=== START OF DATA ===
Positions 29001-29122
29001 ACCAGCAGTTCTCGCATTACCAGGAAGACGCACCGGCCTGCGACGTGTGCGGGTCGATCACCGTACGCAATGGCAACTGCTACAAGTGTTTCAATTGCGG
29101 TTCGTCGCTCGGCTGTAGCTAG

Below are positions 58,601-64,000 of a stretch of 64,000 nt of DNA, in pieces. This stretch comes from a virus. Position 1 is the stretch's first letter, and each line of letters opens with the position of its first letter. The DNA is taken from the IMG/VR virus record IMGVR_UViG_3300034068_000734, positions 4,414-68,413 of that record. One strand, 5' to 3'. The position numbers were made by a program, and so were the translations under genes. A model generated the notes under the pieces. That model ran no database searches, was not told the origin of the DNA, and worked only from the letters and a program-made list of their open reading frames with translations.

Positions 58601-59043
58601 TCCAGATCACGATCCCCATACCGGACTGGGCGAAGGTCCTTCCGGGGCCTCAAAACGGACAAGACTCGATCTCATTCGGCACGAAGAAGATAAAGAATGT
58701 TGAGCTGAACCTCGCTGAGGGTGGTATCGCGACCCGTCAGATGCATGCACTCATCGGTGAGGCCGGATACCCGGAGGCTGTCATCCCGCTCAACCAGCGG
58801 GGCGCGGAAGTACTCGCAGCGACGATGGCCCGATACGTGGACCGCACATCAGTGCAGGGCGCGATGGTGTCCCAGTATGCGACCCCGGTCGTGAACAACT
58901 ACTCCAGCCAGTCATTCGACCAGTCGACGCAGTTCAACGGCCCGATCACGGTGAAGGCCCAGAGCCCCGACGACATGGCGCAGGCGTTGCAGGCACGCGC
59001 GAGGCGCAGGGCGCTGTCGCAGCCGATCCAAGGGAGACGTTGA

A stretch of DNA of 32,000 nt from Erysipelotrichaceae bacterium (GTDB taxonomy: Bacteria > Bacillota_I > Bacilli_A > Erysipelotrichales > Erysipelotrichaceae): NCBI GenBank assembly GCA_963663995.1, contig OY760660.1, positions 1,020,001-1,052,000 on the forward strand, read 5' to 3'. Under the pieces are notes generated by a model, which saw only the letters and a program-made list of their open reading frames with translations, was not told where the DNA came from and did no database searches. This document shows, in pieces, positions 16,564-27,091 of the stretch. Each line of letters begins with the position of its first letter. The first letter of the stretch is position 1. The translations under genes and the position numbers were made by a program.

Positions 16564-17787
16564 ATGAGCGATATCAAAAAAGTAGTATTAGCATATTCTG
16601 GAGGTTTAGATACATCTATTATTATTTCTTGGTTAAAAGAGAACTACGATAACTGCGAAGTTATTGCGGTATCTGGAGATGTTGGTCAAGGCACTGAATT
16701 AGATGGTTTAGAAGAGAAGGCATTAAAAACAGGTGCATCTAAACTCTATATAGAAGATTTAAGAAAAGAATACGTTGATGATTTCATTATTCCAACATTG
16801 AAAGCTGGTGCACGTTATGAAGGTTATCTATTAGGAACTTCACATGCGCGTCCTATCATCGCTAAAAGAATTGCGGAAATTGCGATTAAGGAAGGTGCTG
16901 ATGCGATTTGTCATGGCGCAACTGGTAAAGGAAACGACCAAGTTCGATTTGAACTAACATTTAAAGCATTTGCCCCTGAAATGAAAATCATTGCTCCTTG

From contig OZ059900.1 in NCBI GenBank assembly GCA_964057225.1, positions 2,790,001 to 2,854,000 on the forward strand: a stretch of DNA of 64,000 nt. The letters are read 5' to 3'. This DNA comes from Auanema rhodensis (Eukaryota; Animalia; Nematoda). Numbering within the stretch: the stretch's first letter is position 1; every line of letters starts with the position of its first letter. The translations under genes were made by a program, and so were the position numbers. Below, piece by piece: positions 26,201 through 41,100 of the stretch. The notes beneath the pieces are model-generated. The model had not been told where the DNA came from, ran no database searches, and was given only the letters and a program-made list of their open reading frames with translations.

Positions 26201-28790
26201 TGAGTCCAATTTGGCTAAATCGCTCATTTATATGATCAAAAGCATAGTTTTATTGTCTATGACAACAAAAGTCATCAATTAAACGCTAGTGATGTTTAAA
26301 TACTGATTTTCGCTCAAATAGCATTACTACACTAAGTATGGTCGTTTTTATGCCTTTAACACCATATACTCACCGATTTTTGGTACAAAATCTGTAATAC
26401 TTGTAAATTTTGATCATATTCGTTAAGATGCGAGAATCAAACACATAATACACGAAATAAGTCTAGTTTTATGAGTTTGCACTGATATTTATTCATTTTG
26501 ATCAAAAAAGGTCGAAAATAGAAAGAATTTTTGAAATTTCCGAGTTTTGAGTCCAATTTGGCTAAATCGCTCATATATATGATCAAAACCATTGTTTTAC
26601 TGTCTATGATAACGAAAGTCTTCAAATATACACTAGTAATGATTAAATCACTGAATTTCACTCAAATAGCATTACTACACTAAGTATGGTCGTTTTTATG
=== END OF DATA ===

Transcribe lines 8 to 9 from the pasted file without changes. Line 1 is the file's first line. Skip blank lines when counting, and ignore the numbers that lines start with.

58801 GGCGCGGAAGTACTCGCAGCGACGATGGCCCGATACGTGGACCGCACATCAGTGCAGGGCGCGATGGTGTCCCAGTATGCGACCCCGGTCGTGAACAACT
58901 ACTCCAGCCAGTCATTCGACCAGTCGACGCAGTTCAACGGCCCGATCACGGTGAAGGCCCAGAGCCCCGACGACATGGCGCAGGCGTTGCAGGCACGCGC